As an interdisciplinary textile artist my work shifts form, intersecting between object, installation, and performance. Regardless, a consistency remains in terms of concept, materiality, technique, and process. Overall, my work explores issues of sartorial identity from an auto-ethnographic perspective. Central to this conceptual framework, all materials used are sourced from second-hand clothing. In this way, my work directly addresses through engaged action, the ecology of exploitive neocolonial practices in relation to the global garment industry.
Just as my work offers a cultural critique through its concepts and materiality, so does it offer a countering energy of healing manifested through the specifically chosen techniques and processes. Using scissors, needle and thread, ideas of identity are deconstructed and reconstructed. The choice to limit myself to working with two basic tools (scissors and needle), allows for a direct physical relationship with the work. Slowing the regulation of time down to a human, not machine, pace through acts of cutting and stitching aligns itself to the natural rhythms of breath and heartbeat. Additionally, the repetition involved in such time consuming practices equates to that of meditation. In this way, that which could be considered monotonous is instead transformed into something sacred, a process of ritual.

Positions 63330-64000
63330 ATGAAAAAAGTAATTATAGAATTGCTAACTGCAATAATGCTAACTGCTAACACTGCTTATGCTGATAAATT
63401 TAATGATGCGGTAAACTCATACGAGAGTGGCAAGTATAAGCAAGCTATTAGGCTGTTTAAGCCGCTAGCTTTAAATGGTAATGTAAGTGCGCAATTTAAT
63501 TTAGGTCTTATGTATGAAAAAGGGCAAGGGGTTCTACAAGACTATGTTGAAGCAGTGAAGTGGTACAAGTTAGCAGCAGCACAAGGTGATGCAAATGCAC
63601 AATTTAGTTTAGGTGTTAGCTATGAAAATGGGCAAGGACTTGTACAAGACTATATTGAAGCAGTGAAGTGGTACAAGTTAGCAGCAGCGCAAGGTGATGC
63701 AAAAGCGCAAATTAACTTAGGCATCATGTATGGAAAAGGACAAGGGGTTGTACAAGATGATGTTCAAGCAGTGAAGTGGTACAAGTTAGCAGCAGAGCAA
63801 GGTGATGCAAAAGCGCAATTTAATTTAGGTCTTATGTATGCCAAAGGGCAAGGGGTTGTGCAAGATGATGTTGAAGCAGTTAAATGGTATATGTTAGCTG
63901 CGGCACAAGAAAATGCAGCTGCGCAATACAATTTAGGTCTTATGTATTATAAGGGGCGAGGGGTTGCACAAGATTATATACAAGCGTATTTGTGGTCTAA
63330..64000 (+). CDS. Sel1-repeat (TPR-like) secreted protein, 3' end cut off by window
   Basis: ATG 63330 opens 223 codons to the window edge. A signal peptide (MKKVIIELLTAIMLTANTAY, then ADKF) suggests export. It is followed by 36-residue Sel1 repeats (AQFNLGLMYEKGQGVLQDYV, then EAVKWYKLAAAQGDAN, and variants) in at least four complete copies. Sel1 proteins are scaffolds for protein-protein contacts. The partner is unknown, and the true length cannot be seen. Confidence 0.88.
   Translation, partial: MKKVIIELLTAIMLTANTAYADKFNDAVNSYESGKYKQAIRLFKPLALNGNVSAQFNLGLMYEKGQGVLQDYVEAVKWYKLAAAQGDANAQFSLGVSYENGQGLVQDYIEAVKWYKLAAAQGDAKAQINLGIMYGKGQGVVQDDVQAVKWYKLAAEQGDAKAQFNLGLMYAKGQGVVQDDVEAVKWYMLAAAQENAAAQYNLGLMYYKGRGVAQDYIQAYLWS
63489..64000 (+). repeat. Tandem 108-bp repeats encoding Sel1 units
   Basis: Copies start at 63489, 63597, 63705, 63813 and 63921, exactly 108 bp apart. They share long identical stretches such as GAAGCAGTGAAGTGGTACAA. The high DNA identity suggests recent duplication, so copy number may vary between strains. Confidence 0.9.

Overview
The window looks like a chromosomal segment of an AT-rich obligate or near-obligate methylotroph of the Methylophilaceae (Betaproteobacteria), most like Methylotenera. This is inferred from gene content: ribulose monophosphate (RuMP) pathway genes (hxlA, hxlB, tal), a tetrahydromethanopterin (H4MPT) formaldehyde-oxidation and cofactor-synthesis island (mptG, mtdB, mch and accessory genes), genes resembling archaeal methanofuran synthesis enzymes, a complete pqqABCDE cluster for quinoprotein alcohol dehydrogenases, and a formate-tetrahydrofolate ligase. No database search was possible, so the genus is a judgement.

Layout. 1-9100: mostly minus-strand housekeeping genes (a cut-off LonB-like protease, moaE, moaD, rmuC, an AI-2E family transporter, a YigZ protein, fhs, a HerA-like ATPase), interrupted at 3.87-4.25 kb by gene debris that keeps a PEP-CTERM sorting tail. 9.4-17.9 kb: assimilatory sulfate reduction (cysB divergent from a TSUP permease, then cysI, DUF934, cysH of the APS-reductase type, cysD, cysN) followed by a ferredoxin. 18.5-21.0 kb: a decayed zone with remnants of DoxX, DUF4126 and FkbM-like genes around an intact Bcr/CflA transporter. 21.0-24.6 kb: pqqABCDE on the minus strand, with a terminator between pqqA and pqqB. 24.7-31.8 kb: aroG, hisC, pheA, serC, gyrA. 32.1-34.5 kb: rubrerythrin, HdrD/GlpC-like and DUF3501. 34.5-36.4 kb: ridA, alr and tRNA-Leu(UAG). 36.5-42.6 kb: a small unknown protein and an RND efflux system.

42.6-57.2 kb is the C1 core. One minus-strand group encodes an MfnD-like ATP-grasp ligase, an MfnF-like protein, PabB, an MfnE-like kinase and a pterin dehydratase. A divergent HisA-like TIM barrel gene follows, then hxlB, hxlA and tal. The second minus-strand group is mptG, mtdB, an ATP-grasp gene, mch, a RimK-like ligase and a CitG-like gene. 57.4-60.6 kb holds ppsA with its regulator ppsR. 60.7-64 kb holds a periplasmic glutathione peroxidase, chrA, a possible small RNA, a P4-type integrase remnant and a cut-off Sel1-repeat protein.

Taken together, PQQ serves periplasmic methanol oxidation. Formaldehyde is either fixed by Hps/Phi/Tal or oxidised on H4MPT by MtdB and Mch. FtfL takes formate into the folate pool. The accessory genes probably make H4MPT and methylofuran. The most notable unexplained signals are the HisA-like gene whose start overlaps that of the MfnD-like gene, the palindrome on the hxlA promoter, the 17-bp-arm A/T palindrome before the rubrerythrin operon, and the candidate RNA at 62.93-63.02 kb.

As an artist, I work from a place of questioning rather than a vision of intention. By maintaining self-established artistic boundaries through concept, materiality, technique, and process I am able to let the work develop organically free from my control. Not surprisingly my work advances ahead of my own comprehension, leaving me to decipher that which has become exposed.